What keeps Cramer up at night?
“It’s a topic I’ve been wondering about because many of you have complained that I’ve grown too bullish, that I’m too complacent, that I worry about nothing,” Cramer said Wednesday. “If only! I worry about everything.”
Take, for example, the possibility that Israel could attack Iran. Israeli defense minister Ehud Barak has said a strike may be necessary. Given Europe’s ongoing debt crisis and that the United States is producing mass amounts of oil, Cramer thinks Brent crude should be $20 below where it is right now. But with tensions high in the Middle East, nobody wants to make that bet.
Cramer is also worried about the high price of gasoline. Higher gas prices act as a tax on the consumer because if they are paying more for gas, they have less to spend on everything else. He’d like to see gas prices fall.
Another concern is that taxes could go up, Cramer said. Fed Chairman Ben Bernanke has he won’t slow the Fed’s monetary policies given the possibility of tax increases.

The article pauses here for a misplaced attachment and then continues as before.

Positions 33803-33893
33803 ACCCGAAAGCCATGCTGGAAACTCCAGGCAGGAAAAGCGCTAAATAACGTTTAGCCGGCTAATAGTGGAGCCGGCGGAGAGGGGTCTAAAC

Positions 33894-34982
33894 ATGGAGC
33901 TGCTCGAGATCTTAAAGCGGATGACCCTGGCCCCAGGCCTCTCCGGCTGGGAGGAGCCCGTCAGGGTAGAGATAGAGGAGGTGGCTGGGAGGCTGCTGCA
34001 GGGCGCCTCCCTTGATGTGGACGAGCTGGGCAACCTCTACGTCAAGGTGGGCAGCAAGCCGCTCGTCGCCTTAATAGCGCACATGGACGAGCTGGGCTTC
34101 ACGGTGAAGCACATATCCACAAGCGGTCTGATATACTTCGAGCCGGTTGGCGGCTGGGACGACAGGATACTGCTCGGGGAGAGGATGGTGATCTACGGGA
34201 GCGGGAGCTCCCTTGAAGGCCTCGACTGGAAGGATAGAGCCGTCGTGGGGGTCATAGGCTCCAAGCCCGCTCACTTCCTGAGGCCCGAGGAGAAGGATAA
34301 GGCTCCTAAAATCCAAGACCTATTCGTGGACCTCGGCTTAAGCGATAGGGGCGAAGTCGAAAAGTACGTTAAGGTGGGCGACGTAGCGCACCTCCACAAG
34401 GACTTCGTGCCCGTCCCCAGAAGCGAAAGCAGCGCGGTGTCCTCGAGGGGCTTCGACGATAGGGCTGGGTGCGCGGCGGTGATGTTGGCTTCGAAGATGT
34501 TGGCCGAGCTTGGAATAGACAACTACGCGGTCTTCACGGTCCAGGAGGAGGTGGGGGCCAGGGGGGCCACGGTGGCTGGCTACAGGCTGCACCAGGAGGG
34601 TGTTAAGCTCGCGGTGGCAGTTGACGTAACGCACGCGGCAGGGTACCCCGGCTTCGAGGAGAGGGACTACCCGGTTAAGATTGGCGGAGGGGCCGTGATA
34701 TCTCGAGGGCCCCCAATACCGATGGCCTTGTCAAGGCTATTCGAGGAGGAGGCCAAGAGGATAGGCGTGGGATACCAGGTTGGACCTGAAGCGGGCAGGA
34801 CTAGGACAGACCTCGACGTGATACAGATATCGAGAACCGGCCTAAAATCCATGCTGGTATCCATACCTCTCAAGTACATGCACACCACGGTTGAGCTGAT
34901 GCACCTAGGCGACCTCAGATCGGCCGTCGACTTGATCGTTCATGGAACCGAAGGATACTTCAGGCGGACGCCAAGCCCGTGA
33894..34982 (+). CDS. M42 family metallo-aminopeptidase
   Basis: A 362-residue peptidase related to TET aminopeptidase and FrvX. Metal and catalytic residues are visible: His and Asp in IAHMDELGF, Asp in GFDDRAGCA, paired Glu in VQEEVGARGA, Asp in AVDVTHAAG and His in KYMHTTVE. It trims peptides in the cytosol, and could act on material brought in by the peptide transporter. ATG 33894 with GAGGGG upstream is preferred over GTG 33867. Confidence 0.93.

Meanwhile, Cramer is troubled that people who’ve long hated the market now love it. If someone has hated the market for the last 6,500 points decides to come in now, Cramer gets nervous.
Finally, Cramer thinks the market could sell off no matter what happens with Greece because it’s been able to rally in the face of all of its troubles. He just wants investors to be ready for it.
Cramer’s not, however, worried about earnings. Companies that report strong earnings are finally seeing their stocks pop again instead of being dragged down by the overall market. He’s also not concerned with politics. If President Obama wins re-election, he thinks that’s OK because the economy is showing some signs of improvement. If somebody else wins, that’s OK, too, because the White House will be friendlier to the stock market.
Read on for Cramer’s ‘Obama-Resistant’ Investment Strategies
Call Cramer: 1-800-743-CNBC
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